Last Call: January '20
Lila de Magalhaes — Deli Gallery
In a small, nearly-bare gallery space, the Brazilian-born, LA-based artist Lila de Magalhaes accomplishes something special—a deconstruction of consumption, abundance, and longing.
Palace of Errors is as playful as it is erotic, tackling mass production within the context of sensual desire through a series of embroidered, dyed bedsheets and two sets of ceramics. One mother-of-pearl glazed group, titled Milky Gummy, offer curious little creatures, while another set of slate-gray sculptures, named Sssssss, Sssss, Sss, and Ss, are all, well, snakelike coils that wind into piles on Deli Gallery’s floor. Each snake stares up at the lush tufts of vibrant fabric and the scenes threaded into soft-hued sheets.
de Magalhaes’ show is precious and precocious, whimsical and unnerving all at once.
Photo courtesy Gustavo Murillo Fernández-Valdés
Goldin+Senneby — e-flux
When the Stockholm-based artist group Goldin+Senneby talk health care, it’s a little more abstract (and compelling) than what you’ll hear at the Democratic debates. At e-flux Gallery, they’re reaching deeper underground, to examine the parasitic fungus that blooms from the head of a cicada; back in time, to the moment the artists’ left foot went numb; and into the future, when robots perpetually shake phones in order to confuse, and ruin, the patient pedometer data harvested by insurance companies.
Don’t get that glazed-over look just yet—this isn’t a health exhibit per say. It’s about the reality of the human body, our relational dependencies, and the commercialization of conditions. And it’s more off the wall than your average gallery, so to speak. Credential line ups for the exhibition cite x-ray physicists, biologists, mycologists, musicians, designers, and YouTube machines. Plus, if you see Insurgency of Life on January 30, you can also catch Triple Canopy's event Crying Pine Tree hosted by the artists.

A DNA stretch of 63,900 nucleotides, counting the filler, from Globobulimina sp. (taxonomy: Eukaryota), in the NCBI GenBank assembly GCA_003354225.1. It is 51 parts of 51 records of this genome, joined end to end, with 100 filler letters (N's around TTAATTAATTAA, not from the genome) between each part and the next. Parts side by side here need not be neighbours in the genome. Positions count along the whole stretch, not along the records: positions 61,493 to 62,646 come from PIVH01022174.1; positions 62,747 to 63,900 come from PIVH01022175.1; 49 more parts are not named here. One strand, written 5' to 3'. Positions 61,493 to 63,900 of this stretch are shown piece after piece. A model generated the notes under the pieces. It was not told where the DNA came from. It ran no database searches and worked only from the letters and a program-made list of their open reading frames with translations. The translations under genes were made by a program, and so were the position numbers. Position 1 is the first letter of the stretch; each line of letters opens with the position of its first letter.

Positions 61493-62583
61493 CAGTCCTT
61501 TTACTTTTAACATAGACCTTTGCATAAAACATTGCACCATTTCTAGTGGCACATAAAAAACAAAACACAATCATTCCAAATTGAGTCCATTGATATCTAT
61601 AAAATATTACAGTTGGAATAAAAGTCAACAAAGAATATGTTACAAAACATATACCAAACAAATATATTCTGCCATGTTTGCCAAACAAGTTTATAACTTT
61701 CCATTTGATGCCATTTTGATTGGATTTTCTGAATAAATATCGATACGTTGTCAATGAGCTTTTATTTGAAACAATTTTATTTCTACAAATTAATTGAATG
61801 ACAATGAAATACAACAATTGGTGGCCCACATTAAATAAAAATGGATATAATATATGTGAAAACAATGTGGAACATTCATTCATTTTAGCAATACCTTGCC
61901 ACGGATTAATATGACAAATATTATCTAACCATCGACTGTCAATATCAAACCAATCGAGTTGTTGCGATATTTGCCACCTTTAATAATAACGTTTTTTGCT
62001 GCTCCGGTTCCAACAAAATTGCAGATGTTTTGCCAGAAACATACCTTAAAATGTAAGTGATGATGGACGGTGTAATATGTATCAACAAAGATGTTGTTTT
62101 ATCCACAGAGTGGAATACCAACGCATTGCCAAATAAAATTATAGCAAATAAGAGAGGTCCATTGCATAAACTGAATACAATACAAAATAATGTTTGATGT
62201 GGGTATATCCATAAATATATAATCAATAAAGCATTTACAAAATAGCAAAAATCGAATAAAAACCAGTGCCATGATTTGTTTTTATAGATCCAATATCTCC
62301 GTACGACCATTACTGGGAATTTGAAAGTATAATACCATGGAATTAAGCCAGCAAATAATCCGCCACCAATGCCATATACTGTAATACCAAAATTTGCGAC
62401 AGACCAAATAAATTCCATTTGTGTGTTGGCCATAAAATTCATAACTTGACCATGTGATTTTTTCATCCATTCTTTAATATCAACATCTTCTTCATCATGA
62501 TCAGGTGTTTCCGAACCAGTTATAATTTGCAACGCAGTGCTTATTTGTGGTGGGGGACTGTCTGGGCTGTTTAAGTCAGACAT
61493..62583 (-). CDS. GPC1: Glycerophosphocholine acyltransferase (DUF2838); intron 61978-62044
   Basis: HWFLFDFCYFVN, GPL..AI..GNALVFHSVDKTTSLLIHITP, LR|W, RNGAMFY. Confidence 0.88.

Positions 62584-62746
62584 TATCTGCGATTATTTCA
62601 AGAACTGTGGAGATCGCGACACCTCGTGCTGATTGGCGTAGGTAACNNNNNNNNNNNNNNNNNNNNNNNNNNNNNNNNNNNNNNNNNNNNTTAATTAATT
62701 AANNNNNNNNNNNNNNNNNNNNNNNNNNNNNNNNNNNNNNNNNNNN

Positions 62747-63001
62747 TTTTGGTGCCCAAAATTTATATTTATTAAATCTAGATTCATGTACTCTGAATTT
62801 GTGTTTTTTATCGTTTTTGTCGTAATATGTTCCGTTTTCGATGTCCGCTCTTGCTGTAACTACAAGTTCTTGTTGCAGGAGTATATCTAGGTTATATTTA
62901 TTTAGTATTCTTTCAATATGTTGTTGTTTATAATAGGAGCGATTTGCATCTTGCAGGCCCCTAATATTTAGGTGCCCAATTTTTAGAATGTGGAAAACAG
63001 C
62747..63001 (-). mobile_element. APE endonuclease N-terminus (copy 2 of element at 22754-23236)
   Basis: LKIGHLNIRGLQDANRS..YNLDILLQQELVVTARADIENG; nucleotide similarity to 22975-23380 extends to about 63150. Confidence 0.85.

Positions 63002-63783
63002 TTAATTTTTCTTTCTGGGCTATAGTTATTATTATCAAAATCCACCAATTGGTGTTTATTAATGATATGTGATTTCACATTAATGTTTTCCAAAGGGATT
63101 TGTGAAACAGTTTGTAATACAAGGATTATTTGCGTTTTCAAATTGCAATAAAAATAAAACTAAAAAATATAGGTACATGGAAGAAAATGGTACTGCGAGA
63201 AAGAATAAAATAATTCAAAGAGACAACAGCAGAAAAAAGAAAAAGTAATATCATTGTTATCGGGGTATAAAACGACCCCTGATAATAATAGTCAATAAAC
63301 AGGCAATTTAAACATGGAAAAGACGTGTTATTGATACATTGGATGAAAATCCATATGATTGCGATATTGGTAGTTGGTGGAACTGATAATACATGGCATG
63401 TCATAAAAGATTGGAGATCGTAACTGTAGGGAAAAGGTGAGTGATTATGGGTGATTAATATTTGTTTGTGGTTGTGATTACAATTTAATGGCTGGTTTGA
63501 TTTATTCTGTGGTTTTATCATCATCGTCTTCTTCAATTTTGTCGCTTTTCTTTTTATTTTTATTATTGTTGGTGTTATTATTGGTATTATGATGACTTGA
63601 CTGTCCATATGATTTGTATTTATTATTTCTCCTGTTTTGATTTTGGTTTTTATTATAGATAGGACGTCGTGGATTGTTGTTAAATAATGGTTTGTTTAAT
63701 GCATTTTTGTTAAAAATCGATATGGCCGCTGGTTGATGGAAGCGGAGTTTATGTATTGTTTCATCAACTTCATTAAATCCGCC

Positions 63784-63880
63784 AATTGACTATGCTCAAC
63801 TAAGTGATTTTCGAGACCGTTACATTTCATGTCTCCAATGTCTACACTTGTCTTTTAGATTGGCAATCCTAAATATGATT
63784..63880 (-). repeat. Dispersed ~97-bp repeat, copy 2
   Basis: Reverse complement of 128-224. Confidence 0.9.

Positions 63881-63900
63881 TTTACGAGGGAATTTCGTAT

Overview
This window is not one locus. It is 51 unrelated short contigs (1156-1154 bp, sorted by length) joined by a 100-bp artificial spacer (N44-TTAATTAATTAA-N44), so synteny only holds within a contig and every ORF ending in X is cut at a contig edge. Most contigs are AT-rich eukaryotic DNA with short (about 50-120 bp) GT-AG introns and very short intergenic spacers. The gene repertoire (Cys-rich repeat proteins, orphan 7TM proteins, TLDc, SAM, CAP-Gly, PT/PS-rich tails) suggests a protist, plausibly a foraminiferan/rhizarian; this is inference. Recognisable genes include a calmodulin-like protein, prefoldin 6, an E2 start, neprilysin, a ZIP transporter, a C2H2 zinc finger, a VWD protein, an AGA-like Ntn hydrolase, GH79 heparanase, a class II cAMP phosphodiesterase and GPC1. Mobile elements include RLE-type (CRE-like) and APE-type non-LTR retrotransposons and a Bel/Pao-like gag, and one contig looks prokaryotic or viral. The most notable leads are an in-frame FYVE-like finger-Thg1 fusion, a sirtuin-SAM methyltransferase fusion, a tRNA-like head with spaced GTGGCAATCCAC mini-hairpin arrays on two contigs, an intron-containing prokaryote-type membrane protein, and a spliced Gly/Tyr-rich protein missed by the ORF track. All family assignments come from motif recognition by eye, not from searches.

Martin Beck, Amy Lien & Enzo Camacho, Elle Pérez, Charlotte Prodger, and José López Serra — 47 Canal
How do you quantify emptiness? What noise do you make in a quiet place? How gentle can (should) you be? Maybe more than anything else, 47 Canal’s latest group of artists want to know the answer to the question: “What’s been overlooked?”
Every Crack, Every _ _ _ _ hosts a wide range of artists, including Martin Beck, Amy Lien & Enzo Camacho, Elle Pérez, Charlotte Prodger, and José López Serra, interpreting a variety of landscapes with an open mind. On the whole, it’s an optimistic show. The artists each offer their own approach to trading ignorance for possibility, withdrawal for integration, eradication with regeneration.
There’s something for everyone here. Perez’s’ intimate photography, collage work by Serra, Beck’s sculptures, and videography by Prodger are all worth seeing on their own, but are only made more exciting in conversation with the work of their peers.
Mimi Bai, Sera Boeno, Nikesha Breeze, Becky Brown, Caryl Burtner, Bernadette Despujols, Priscilla Dobler, Debora Hirsch, Elektra KB, Nsenga Knight, Le’Andra LeSeur, Nikki Luna, Stefana McClure, Rosemary Meza-DesPlas, Nelson Morales, Pamela Rush, Alicia Smith, Caroline Wayne, & Connie Zheng — A.I.R. Gallery
As you can imagine, an open call for artists to submit work on gaslighting in 2019 might get An Overwhelming Response. The 19 artists that Brooklyn’s A.I.R. Gallery chose to show in their latest exhibition show work under a title referencing Le’Andra LeSeur’s videos, which examines resistance to Black women who report sexual assaults.
The entire exhibit is a multimedia homage to experiences of manipulated realities, and it’s as full as you would hope and expect. Expect to be vindicated. Expect to feel hurt. And, breathe a sigh of relief, because Currents leaves us hopeful of healing.
Stephen Somple, Russel Tyler — The Hole
Stephen Somple and Russel Tyler, at first glance, have very little in common. But visit both solo shows at The Hole on Bowery and you’ll find yourself happily exhausted by the endlessness of either artist.
Somple’s Linear Momentum is a room lined with gold and black brass hunks, one even dented by the weight of his own body. Tyler’s fluorescent painted colorfields stand in stark, contained contrast, yet almost every single canvas is graced with the same line and circle forms. In either show, there’s something physical at work echoing throughout the gallery space that’s worth seeing for yourself in person.